Marijuana stocks have not been a successful asset class in 2019, to put it gently. While most of them sailed through last week, trading flat or only slightly down, over the year they've generally seen their values deteriorate considerably. Structural weaknesses across the industry, mixed with a variety of other factors including company-specific problems, have largely been the culprit.
Yet certain impediments to the cannabis market's success are falling away, if only gradually. One of those dominoes was toppled last week, the major cannabis industry development in a five-day period that was generally light on news in the pot sector. Let's get into it.
Michigan's got 'em, and is smoking 'em
Slide another one into the legalized recreational cannabis column. On Dec. 1, Michigan became the latest state to permit the sale of recreational marijuana, over a year after its citizens voted in favor in a public referendum. It's the first Midwestern state to green-light this form of sale and consumption.
This is obviously good news for the broader cannabis industry, as a recent estimate pegs the Michigan casual weed market to be worth anywhere from $1.4 billion to $1.7 billion in annual sales within a few years.
But let's not consider it a big win just yet.
According to media reports, a grand total of three privately owned dispensaries were open for business on launch day. All are located in the city of Ann Arbor, so fans of the green in places like Detroit, Lansing, and Kalamazoo are out of luck. Unless, of course, they don't mind a long commute to purchase weed, or are happy continuing to buy product illicitly.
There is obvious and clear demand for recreational cannabis in Michigan. Marijuana Business Daily quoted the owner of one of the stores, Exclusive Brands, as saying his store served over 900 customers on day one alone. Around 250 more people waiting for service had to be turned away (although all received vouchers allowing them to advance to the front of the line the following day).
With this very small start, in spite of the obvious consumer hunger, it might take some time before the Michigan market has any impact at all on the publicly traded cannabis companies. That $1.4 billion-plus in sales seems very distant.
But that's almost beside the point -- marijuana continues to make huge strides toward legitimization, and there's every reason to think the momentum will continue. Meanwhile, the No. 2 Midwest recreational market, Illinois, will go live on New Year's Day. Once that occurs, the count of states allowing recreational sales will reach 11.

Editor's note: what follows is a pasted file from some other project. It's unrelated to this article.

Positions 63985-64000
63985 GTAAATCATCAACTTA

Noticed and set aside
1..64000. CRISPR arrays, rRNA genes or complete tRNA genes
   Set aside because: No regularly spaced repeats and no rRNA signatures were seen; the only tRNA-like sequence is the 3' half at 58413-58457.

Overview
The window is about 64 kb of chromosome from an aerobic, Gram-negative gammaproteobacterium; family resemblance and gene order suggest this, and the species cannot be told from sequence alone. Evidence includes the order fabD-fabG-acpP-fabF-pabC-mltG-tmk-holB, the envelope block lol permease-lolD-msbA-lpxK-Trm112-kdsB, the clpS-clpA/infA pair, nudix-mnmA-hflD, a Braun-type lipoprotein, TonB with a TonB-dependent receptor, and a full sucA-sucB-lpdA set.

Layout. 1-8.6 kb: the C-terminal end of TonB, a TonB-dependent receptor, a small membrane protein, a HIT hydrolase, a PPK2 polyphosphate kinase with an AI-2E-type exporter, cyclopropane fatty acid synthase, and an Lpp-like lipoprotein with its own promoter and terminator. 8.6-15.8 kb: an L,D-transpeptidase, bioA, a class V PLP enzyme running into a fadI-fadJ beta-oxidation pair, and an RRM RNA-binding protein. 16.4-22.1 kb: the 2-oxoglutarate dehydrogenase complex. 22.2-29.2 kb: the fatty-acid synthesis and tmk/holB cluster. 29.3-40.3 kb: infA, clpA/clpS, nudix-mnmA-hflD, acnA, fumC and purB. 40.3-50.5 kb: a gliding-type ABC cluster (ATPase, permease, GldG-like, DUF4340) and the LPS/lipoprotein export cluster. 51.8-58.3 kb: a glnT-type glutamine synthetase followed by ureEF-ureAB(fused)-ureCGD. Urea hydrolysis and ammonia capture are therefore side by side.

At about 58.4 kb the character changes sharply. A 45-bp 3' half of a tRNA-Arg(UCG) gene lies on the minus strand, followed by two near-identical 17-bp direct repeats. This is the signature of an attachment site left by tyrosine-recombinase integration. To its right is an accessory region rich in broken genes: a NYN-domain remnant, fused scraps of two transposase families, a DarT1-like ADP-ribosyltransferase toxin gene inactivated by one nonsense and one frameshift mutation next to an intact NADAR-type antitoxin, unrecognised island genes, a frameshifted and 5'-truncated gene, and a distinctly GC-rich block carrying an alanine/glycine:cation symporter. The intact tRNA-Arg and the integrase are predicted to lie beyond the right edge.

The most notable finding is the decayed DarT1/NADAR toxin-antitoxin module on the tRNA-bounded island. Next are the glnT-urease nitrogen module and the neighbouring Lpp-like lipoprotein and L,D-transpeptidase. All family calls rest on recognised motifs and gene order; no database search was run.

Aurora Cannabis' Irish medicine
Though advancements in the recreational segment are welcome, medical cannabis remains a more high-margin product. This is why many marijuana companies devote capital and resources to developing it.
One that's doing so is Aurora Cannabis (ACB 1.80%), which announced last week it secured a crucial license to sell such wares in Ireland. The country recently made medical cannabis legal, sort of -- it's liberalizing it in a five-year pilot program that has significant restrictions. One of these is that patients can be prescribed medical weed only if they suffer from one of three conditions.
Aurora said the license covers its High CBD Oil Drops product. This is the second license awarded for medical marijuana supply in Ireland.
This doesn't really move the needle in either direction on Aurora's stock. Yet it does indicate that the company's hope to be a global medical weed supplier has some basis in reality. If the Irish experiment succeeds during that five-year test flight, perhaps it'll be followed by a relatively quick liberalization of other European medical and even recreational cannabis segments, which would further play into Aurora's international ambitions.
A healthy deal for Aleafia Health
Finally, last week Aleafia Health (ALEAF 10.22%) announced it secured a new white-label supply deal with a "Canadian Licensed Producer."
Aleafia will provide this entity with 2,840 kilos of cannabis flower in up to three shipments, which are to be completed by the end of January 2020. At a price per gram of 2.50 Canadian dollars ($1.89), the deal stands to bring in gross revenue of CA$7.1 million ($5.4 million). Aleafia's counterparty will slap its own brand on the product.
No, that dollar figure isn't immense. If we glance at the revenue lines of top marijuana stocks, we see much higher numbers. Aurora, for example, brought in CA$75 million ($57 million) in net revenue in its latest reported quarter. However, Aleafia's most recent quarterly top line was CA$5.3 million ($4.0 million), so this latest arrangement is more lucrative than that.
Aleafia delivered its first net profit in the quarter. So if it can rope in even just a few more white-label clients, it stands a chance at staying in the black. Perhaps it can even start generating a bottom-line profitability streak. This would distinguish it from the rest of the publicly traded cannabis pack, which has frequently and habitually posted losses. Aleafia, then, is well worth keeping an eye on for investors interested in marijuana stocks.